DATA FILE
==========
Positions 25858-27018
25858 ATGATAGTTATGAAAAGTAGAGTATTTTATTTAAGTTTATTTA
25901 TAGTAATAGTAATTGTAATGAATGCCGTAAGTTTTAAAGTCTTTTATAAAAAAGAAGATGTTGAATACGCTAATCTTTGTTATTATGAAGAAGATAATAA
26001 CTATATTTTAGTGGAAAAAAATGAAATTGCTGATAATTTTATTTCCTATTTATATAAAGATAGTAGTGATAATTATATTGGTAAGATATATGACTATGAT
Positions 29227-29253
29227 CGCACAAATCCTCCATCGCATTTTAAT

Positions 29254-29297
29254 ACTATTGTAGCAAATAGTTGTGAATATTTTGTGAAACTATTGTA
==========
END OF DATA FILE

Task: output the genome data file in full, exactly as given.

Positions 25858-27018
25858 ATGATAGTTATGAAAAGTAGAGTATTTTATTTAAGTTTATTTA
25901 TAGTAATAGTAATTGTAATGAATGCCGTAAGTTTTAAAGTCTTTTATAAAAAAGAAGATGTTGAATACGCTAATCTTTGTTATTATGAAGAAGATAATAA
26001 CTATATTTTAGTGGAAAAAAATGAAATTGCTGATAATTTTATTTCCTATTTATATAAAGATAGTAGTGATAATTATATTGGTAAGATATATGACTATGAT
Positions 29227-29253
29227 CGCACAAATCCTCCATCGCATTTTAAT

Positions 29254-29297
29254 ACTATTGTAGCAAATAGTTGTGAATATTTTGTGAAACTATTGTA